The imagery of Pentecost may be important. Pentecost is a pilgrim-holiday also known as the Feast of Weeks or Shavuot. The holiday celebrated the Firstfruits of the harvest. The Festival of Weeks was the smallest of the three pilgrim festivals, falling 50 days after Passover (seven weeks), the late spring / early summer. This festival was an offering of two loaves made with the new wheat given in the firstfruit offering.
The point of the festival was “to declare God’s ownership of the land and his grace in bringing forth food. According to a tradition found in the book of Jubilees, Pentecost was the day on which Moses was given the Law (cf. Tob 2:1, 2 Mac 12:32). This tradition is based on the belief that the Israelites arrived at Sinai 50 days after the first Passover (Exod 19:1). Some scholars (Knox, Snaith) have made a connection between this tradition and the gift of the Holy Spirit (ie., Moses gave out the Law to Israel on this day, Jesus gives the Holy Spirit to the church). Fitzmyer thinks Luke was aware of the tradition since there are some indirect allusions to the giving of the Law in Acts 2, not the least of which is the image of fire descending (Exod 19:18)(Acts, 234). Darrell Bock, on the other hand, points out, if Luke knew of this tradition he does not seem to make use of the imagery (Acts, 96).
It is at least possible to see the idea of “firstfruits” applied to the Holy Spirit. The new age has begun and the Holy Spirit has come for the first time. But we also need to consider two other potential “Pentecosts” in the book of Acts. In Acts 10 the Holy Spirit falls on Cornelius, a God-Fearing Gentile, and he speaks in tongues just like Pentecost. Peter makes this point clear in Acts 10:47, the Gentiles in Cornelius’ home received the Holy Spirit “just as we have.” But there is a third reference to Pentecost in Acts 20:16. Paul is adamant that he reach Jerusalem before Pentecost if possible. This return to Jerusalem was dangerous, but Paul wanted to deliver the Collection from the Gentile churches at Pentecost if at all possible. Why? Because the sharing of gifts from the Gentile churches indicates that they too have received the Holy Spirit. Paul’s return to Jerusalem at Pentecost is calculated to highlight his “harvest” among the Gentiles. Three references to Pentecost is not unexpected since there are other repetitions of events on Acts (Cornelius’ conversion, Paul’s conversion, the rejection of Israel, etc.)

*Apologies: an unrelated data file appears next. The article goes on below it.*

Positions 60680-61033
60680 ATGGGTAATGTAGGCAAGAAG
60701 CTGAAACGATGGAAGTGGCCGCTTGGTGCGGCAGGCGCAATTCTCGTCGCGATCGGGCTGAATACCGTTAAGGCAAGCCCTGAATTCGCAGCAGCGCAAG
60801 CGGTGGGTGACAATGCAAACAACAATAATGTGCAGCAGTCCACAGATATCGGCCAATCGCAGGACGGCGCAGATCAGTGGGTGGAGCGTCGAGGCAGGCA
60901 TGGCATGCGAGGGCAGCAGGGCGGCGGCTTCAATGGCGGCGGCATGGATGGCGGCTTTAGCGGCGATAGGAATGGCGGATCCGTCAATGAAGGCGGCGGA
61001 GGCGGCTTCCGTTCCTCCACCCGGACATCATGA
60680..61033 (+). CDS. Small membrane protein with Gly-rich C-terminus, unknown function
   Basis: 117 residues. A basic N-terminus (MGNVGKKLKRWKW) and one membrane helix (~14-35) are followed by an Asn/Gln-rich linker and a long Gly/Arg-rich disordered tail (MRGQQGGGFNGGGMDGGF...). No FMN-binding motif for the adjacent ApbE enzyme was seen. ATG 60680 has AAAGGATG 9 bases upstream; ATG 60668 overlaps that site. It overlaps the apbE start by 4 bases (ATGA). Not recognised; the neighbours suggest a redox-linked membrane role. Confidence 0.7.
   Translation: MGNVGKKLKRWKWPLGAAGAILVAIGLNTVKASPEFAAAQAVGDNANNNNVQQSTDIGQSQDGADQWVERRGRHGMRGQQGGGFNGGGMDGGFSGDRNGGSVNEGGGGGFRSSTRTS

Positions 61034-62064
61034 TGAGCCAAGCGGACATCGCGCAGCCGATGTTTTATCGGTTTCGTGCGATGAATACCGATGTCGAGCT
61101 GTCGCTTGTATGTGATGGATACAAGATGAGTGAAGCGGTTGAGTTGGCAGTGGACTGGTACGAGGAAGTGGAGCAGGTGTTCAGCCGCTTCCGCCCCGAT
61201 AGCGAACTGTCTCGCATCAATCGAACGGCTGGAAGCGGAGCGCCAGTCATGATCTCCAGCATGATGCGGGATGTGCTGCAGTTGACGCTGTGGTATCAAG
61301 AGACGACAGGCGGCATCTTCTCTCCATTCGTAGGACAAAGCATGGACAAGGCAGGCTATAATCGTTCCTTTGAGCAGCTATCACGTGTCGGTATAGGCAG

Whatever the intended imagery, the day represents the largest crowd in the Temple area after Passover. Peter and the other apostles are able to preach to large crowds of biblically-minded Jews gathered to worship God in the Temple (Acts 2-3).
Bibliography: W. L. Knox, The Acts, (NCB, Oxford: Clarendon, 1967), 80-84; N. Snaith, “Pentecost, the Day of Power,” ExpTim 43 (1931-32): 379-80.